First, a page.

Black patients with localized prostate cancer who underwent radical prostatectomy received inferior surgical care, compared with whites, as evidenced by fewer lymph node dissections and longer delays from diagnosis to treatment, among other indicators, researchers reported.
The time from diagnosis to treatment was longer in blacks than whites (79 vs. 71 days, P = .001). Overall, 57.7% of blacks had surgery without adjuvant therapy, compared with 61.3% of whites (P = .001). Blacks were less likely to undergo lymph node dissection (52.8% vs. 61.5%, P less than .001). The difference persisted but was not significant when the lymph node dissection analysis was restricted to patients with intermediate- and high-risk disease. Blacks were more likely to visit the emergency department within 30 days (P = .04) and beyond 30 days (P = .006) (JAMA Oncol. 2015 Oct 22. doi: 10.1001/jamaoncol/2015.3384).
When the lymph node dissection analysis was adjusted for geographic location (health service area), there were no differences between groups, which suggests that geographic variation in quality of care is tightly linked to racial disparities and may account for a large proportion of the differences.
The retrospective analysis of Medicare billing records evaluated 26,482 patients (2,020 blacks [7.6%] and 24,462 non-Hispanic whites [92.4%]) who underwent radical prostatectomy from 1992 through 2009.
Prostate cancer–specific mortality was not significantly different between blacks and whites. Unadjusted overall mortality was increased in blacks, but after adjustment for geographic location, overall mortality was similar between groups.
“Despite important constellations of poor quality of care for blacks undergoing [radical prostatectomy], we did not detect significant differences in overall and cancer-specific survival,” wrote Dr. Marianne Schmid of Brigham and Women’s Hospital, Harvard Medical School, Boston, and her colleagues. Furthermore, the research revealed no regional variation in cancer-specific mortality among patients who underwent surgery.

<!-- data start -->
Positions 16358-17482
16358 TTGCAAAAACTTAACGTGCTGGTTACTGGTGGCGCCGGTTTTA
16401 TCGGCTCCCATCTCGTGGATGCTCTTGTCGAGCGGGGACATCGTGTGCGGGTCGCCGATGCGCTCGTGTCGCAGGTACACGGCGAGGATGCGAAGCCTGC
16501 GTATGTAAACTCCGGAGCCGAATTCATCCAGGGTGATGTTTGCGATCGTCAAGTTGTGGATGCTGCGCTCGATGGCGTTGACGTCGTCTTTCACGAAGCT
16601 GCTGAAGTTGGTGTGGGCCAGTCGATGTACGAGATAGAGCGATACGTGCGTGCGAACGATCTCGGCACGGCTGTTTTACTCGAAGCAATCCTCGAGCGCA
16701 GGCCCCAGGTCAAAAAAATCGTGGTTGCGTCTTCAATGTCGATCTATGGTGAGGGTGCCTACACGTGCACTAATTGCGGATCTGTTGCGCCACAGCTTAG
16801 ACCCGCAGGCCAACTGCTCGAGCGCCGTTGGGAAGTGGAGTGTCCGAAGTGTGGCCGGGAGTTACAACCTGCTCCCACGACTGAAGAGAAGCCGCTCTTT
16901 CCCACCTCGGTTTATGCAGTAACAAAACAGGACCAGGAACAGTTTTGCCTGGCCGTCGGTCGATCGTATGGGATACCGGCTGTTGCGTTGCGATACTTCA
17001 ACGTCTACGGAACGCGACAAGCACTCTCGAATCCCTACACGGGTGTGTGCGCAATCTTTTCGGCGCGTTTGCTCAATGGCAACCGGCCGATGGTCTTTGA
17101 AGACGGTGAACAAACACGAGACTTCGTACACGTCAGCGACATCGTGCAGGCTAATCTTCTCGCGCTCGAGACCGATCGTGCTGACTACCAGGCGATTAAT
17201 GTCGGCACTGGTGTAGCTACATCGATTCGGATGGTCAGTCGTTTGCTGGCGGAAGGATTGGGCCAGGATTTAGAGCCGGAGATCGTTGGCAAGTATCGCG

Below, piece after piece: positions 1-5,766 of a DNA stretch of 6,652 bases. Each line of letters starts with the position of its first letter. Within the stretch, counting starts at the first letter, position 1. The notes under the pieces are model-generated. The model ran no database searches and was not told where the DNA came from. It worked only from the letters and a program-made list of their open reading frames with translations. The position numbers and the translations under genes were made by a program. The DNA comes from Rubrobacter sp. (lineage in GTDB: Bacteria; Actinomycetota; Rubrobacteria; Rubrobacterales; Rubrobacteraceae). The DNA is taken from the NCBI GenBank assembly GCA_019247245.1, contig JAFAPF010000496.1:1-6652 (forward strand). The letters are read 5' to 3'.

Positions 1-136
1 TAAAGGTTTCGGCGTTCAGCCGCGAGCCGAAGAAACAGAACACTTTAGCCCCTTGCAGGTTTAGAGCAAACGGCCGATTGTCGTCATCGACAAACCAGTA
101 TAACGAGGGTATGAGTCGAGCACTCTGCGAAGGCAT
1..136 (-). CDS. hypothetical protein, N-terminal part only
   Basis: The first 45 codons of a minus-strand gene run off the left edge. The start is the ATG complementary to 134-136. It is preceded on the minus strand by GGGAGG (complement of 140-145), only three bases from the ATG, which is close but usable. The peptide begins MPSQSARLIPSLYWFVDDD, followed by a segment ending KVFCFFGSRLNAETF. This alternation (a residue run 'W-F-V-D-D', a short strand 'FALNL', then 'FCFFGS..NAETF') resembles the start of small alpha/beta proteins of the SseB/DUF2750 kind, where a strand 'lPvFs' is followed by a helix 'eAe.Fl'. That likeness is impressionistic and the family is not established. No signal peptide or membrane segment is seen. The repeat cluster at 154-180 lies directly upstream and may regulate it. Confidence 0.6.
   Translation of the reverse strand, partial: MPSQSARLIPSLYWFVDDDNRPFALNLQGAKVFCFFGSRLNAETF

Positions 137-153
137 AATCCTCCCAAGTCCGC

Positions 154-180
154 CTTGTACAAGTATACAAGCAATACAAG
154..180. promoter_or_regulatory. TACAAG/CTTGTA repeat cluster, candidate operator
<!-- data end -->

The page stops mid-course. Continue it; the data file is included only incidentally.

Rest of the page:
“A possible interpretation of our findings is that the biological differences in tumor aggressiveness among blacks may have been exaggerated, and that the perceived gap in survival is a result of lack of access or cultural perceptions with regard to surgical care for [prostate cancer] or other factors that differentiate who makes it to the operating table,” the researchers noted.
Median total calculated costs were lower for blacks ($13,015 vs. $15,758), but surgical treatment was associated with higher incremental annual costs, with the top 50% spending $1,185 more. Increased costs are likely due to the higher prevalence of radiotherapy and androgen deprivation therapy, and increased rates of emergency department visits, rather than the use of newer, more expensive technologies.
The research indicates that unfavorable quality of care for black patients did not translate to worse overall survival and cancer-specific survival. Rather, lower survival among black patients with prostate cancer may result from barriers to definitive treatment, according to the investigators.
Dr. Schmid reported having no relevant financial disclosures. Several of her coauthors reported financial ties to several industry sources.